|886-6 235-3535 ext 5498 / 5478|
|RESEARCH INTERESTS :|
Activity-dependent long-lasting changes in the efficacy of synaptic transmission play an important role in the development of neural circuits and are thought to mediate many forms of learning and memory formation processes. The elucidation of the molecular mechanisms by which these changes occur will have profound implications for understanding many important nervous system functions including how future behavior is modified by past environmental experience. Past work from my laboratory has demonstrated that there are a variety of related but mechanistically distinct forms of synaptic plasticity. A major goal of my laboratory is to elucidate both the specific molecular events that are responsible for the triggering of these various forms of synaptic plasticity and the exact modifications in synaptic proteins that are responsible for the observed, long-lasting changes of synaptic efficacy. To accomplish this, we use a combination of electrophysiological and molecular techniques to investigate synaptic plasticity in a variety of different in vitro preparations including thin slices of various regions of the rodent brain and primary culture neurons. Much of the current work in the laboratory is focused on how stress affects the induction of long-term synaptic plasticity in the hippocampus.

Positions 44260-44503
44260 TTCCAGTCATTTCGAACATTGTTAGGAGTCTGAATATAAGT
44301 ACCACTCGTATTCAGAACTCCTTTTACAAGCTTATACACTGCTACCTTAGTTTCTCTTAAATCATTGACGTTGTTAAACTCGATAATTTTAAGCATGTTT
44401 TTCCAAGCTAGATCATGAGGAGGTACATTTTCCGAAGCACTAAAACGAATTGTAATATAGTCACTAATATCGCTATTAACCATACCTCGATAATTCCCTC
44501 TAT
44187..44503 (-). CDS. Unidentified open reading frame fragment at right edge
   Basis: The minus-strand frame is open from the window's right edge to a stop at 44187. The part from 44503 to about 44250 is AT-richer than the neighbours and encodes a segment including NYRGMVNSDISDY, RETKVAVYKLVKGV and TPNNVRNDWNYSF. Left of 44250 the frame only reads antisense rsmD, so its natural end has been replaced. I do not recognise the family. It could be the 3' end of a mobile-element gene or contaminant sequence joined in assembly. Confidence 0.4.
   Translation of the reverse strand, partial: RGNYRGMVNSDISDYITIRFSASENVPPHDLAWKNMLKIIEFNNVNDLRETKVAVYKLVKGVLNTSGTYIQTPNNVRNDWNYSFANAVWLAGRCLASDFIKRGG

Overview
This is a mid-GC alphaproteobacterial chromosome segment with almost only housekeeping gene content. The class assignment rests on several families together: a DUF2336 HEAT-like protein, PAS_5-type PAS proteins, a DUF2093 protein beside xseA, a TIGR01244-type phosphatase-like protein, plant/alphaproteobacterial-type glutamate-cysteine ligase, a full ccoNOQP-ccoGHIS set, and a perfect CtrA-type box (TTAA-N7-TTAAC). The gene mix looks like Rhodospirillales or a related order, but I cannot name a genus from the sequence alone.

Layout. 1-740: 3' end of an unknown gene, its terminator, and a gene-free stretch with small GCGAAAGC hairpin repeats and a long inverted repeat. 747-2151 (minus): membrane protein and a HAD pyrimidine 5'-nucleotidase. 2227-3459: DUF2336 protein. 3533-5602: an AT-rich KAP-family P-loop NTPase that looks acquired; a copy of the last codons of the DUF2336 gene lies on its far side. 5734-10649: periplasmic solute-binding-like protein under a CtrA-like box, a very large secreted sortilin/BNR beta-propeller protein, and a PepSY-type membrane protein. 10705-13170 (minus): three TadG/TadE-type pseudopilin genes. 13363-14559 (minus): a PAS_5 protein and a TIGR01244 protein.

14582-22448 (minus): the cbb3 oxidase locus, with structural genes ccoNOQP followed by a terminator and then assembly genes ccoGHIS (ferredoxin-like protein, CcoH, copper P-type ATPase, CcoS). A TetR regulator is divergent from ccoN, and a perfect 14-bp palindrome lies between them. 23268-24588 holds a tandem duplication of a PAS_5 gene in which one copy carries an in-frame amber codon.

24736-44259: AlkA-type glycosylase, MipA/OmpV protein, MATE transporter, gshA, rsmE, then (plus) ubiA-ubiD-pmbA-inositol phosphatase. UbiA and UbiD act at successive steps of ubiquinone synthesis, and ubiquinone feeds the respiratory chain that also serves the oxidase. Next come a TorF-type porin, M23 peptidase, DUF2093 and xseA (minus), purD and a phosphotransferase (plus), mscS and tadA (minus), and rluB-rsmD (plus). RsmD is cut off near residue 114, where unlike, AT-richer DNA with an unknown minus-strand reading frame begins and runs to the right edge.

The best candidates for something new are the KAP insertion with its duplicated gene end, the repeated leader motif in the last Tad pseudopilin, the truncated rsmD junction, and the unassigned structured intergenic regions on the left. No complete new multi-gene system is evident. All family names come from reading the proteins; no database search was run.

A related area of research in my laboratory is the elucidation of the synaptic modulation of drugs of abuse such as cocaine. Toward this end, we have developed in vitro slice preparations of the medial prefrontal cortex, brain region which is thought to mediate several of the behavioral effects of drugs of abuse. We are currently using a variety of electrophysiological and biochemical techniques with the hope of determining how acute and chronic exposure to drugs of abuse modifies synaptic and circuit function in this brain area. The long-term alteration of synaptic plasticity may have a role in modulation of neural circuitry that underlies the development of cocaine sensitization and addiction.
|MAJOR TECHNIQUES :|
|‧||Electrophysiology (including extracellular, intracellular and whole-cell patch-clamp recordings), Brain slices, Tissue slice culture, Microscopy, Immunohistochemistry, Immunoblotting assay, Molecular Biology.|
|‧||Neurophysiology, Neuropharmacology, Cell Biology, and Signaling Transduction|
|RECENT PUBLICATIONS :|